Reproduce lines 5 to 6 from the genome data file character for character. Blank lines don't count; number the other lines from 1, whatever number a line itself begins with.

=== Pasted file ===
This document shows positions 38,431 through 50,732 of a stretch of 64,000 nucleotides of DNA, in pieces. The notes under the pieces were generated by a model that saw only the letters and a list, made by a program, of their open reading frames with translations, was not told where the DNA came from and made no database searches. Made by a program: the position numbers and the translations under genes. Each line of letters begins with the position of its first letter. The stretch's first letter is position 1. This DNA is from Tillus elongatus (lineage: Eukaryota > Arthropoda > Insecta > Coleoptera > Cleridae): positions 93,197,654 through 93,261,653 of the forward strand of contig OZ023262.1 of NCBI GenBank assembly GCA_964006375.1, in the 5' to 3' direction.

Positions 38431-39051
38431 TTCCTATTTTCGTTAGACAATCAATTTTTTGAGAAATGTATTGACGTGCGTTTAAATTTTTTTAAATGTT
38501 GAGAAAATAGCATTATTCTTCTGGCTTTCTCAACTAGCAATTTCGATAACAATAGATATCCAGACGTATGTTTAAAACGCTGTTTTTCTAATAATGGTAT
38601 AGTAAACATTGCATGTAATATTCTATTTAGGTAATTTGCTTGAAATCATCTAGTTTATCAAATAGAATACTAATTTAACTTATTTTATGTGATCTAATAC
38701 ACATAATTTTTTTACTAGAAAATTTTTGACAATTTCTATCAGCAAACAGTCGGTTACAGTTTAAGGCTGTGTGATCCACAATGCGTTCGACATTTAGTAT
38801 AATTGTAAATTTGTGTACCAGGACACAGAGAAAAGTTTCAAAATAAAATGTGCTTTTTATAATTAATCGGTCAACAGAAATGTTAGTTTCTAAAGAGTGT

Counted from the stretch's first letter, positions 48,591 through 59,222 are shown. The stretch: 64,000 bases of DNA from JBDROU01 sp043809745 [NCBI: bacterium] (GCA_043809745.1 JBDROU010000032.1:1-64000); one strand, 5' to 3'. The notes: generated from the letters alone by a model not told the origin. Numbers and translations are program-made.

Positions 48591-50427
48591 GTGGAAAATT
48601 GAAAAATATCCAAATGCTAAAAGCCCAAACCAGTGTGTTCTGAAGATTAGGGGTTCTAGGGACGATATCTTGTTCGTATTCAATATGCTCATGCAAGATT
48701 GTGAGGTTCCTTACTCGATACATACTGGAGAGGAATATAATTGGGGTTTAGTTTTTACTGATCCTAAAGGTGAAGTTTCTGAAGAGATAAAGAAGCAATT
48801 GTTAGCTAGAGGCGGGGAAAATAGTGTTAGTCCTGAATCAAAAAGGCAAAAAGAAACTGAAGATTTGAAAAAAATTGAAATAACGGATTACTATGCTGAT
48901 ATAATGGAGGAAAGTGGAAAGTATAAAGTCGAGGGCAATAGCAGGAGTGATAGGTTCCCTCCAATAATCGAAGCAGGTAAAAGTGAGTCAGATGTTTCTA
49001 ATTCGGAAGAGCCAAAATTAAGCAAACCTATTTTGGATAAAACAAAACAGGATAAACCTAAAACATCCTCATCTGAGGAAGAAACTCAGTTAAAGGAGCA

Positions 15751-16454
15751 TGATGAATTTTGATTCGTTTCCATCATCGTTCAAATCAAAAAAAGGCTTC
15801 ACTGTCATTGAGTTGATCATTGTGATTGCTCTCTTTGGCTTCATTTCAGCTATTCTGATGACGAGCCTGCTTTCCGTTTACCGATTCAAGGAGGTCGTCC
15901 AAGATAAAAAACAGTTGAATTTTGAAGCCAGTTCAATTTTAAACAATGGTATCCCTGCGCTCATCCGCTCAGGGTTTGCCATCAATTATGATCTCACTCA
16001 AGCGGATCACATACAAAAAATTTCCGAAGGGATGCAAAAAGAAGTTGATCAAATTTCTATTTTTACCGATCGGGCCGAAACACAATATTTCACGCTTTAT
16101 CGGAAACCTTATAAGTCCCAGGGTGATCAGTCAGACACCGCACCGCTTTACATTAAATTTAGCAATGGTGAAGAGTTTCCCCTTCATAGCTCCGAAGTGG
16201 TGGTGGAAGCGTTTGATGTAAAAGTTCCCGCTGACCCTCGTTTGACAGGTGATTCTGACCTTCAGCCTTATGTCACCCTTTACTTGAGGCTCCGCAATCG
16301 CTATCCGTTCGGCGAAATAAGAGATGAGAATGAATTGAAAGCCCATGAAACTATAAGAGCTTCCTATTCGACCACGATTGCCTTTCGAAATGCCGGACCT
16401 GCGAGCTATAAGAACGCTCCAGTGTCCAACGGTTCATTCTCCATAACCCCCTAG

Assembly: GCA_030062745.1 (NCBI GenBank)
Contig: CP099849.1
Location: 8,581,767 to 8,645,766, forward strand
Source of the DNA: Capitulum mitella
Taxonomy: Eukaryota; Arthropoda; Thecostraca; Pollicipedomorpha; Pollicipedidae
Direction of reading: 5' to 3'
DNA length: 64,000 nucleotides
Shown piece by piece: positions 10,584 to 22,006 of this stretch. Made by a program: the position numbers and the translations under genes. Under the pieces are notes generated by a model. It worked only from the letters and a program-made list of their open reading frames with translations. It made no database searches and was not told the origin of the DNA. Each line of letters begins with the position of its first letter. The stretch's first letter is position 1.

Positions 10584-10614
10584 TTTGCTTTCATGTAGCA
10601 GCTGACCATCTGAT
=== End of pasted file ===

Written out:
38601 AGTAAACATTGCATGTAATATTCTATTTAGGTAATTTGCTTGAAATCATCTAGTTTATCAAATAGAATACTAATTTAACTTATTTTATGTGATCTAATAC
38701 ACATAATTTTTTTACTAGAAAATTTTTGACAATTTCTATCAGCAAACAGTCGGTTACAGTTTAAGGCTGTGTGATCCACAATGCGTTCGACATTTAGTAT